The Chocolate War, Do you remember reading this?
May 25, 2007 1:54am CST
I think out of many books I read in highschool. This was one of the fun ones.. Here is some statements, made from some of my old school notes. I took during reading this book - DNatureofDTrain In the book "They Murdered him" was refering to crucifixtion of Jesus Christ. Jerry left me with the impression that he was very optimistic. People must stay on Archie's good side because he has the power to assign anyone on the Vigil to do anything he wants them to. The boys all belong to a secret organization called the Vigils, and to see vengence on the school system. The boys refer to Jerry as the bus stop as "Square boy" because he is always on time. My impression of Brother Leon was that he was a hypocritical jerk. It is important to sell chocolates as it is a fundraiser to keep the school open. We learn that Emile Janza is a bully and a boxer. Goober shows his strength through his running. Jerry feels bad on the football field because he does not say what is on his mind. Jerry means when he states he does not want to be a mirror of his father, because he wants to do more interesting things, and not have a routinely job. Goober and his assignment is to undo all of the screws in brother Eugene's room. When Jerry refuses to sell chocolates they think it is loyalty to the Vigils. Archie has power over Emile Janza, because he is the assigner, and can get anyone to do anything that he decides. The real reason Brother Leon keeps David Caroni after school is to bribe him into giving him answers about Jerry, and the Vigils. When Archie says, "Nobody defies the Vigils, Obie, and gets away with it." It means the Vigils will get together and decide a punishment, or kick them out. Brother Leon is angry and disgusted, at the accusation of not having any school spirit, to Jerry's refusal of selling chocolates. Goober quits the team feeling that trinity is evil, and he doesn't want any part of it. Brother Leon calls Archie to try to convince him to get the Vigils to sell chocolate. The Vigils pressure does not convince Jerry to sell to sell chocolates, as Jerry does not care about the Vigils, and doesn't yet realise the power they have, and he wants to do his own thing. The Vigils Beat Jerry up, and do prank phone calls.. with abusive intentions. Jerry tells Harold Darcy, he is not selling chocolates, as he wants to do his own thing. Emile Janza waits for Jerry after practice with intentions to harass him. The author describes Jerry as invisble as no one pays attention to him, and they ignore him. During the raffle Carter makes a mistake by not explaining illegal punches. Brother Jacques, turns the lights off to stop a fight, in the stadium. What do you think the title Chocolate War means? - DNatureofDTrain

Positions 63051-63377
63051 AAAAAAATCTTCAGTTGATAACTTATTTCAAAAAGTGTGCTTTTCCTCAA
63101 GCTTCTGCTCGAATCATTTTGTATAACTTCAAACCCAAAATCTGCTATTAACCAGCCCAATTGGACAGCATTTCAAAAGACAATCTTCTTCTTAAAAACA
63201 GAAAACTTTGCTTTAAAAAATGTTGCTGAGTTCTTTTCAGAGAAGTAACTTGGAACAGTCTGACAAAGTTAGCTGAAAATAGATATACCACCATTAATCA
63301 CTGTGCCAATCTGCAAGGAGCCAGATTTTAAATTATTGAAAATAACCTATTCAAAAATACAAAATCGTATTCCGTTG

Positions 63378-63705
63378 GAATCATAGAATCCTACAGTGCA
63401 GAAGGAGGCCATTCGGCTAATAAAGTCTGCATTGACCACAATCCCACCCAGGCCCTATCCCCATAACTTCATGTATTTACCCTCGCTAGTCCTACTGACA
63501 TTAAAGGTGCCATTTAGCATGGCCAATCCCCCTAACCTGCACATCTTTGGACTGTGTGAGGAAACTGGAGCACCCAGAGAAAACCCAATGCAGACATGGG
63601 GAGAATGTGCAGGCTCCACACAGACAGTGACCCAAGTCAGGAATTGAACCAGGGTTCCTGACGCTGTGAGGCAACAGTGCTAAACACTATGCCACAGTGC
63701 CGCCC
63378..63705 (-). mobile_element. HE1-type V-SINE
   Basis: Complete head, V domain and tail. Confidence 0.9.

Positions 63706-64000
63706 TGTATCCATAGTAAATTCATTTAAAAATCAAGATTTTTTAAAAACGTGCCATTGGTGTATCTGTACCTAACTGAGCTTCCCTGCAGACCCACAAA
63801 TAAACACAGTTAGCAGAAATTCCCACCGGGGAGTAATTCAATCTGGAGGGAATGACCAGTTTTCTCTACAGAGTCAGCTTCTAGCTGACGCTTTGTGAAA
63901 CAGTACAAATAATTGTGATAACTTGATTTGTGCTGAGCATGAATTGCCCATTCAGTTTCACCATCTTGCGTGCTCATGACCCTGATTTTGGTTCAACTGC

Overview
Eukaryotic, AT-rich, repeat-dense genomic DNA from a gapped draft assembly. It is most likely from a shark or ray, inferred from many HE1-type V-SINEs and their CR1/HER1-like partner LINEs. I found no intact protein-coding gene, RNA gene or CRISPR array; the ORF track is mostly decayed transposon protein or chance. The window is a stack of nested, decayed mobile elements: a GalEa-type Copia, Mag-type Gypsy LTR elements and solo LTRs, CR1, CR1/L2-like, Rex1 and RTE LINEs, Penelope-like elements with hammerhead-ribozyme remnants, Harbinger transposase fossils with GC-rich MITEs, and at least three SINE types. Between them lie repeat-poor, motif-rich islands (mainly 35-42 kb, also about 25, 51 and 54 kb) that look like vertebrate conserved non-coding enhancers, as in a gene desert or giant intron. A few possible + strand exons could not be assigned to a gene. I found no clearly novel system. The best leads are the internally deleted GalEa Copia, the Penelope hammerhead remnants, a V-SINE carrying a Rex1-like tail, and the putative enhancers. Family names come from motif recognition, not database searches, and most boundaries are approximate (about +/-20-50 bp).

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16 Dec 09
Ooh, this discussion is 3 years old. I do remember this book, to answer your question I think the title The Chocolate War means the "war" that Jerry started by refusing to sell the chocolates. So The Vigils, who want the sale to finish, do bad things to him, which is a "war." About some of your notes. . . I don't really think that "They murdered him" was referring to Jesus, it was just an expression of how Jerry got beaten so badly that it was almost like he was "murdered" but not really. "The boys refer to Jerry as the bus stop as "Square boy" because he is always on time." I think it was more than that, I think the boy called him that because he also thought that Jerry's life was so routine and boring, so it was so "square." Because he said that Jerry "was missing a lot of things in the world" meaning that Jerry wasn't really living life or having fun. He was just working and going to school every day. . . "Archie has power over Emile Janza, because he is the assigner, and can get anyone to do anything that he decides." Well, if I remember correctly, Archie pretended to take a picture while Emile was doing something very embarrassing, and he used the picture to blackmail Emile. But there was no picture, anyway, Archie was using it to scare Emile. All the other notes, I agree with
21 Dec 07
Lindon chocolates come in a spherical shape (approximately 3 cm diameter) and in several flavors, Milk chocolate, Dark chocolate, White chocolate, Mint, Hazelnut, Amaretto (now discontinued in retail stores), Orange, Raspberry, Extra Dark, Castellated (Swiss market), Holiday (Milk chocolate with a White chocolate center), Coffee (Italian market) and Peanut Butter.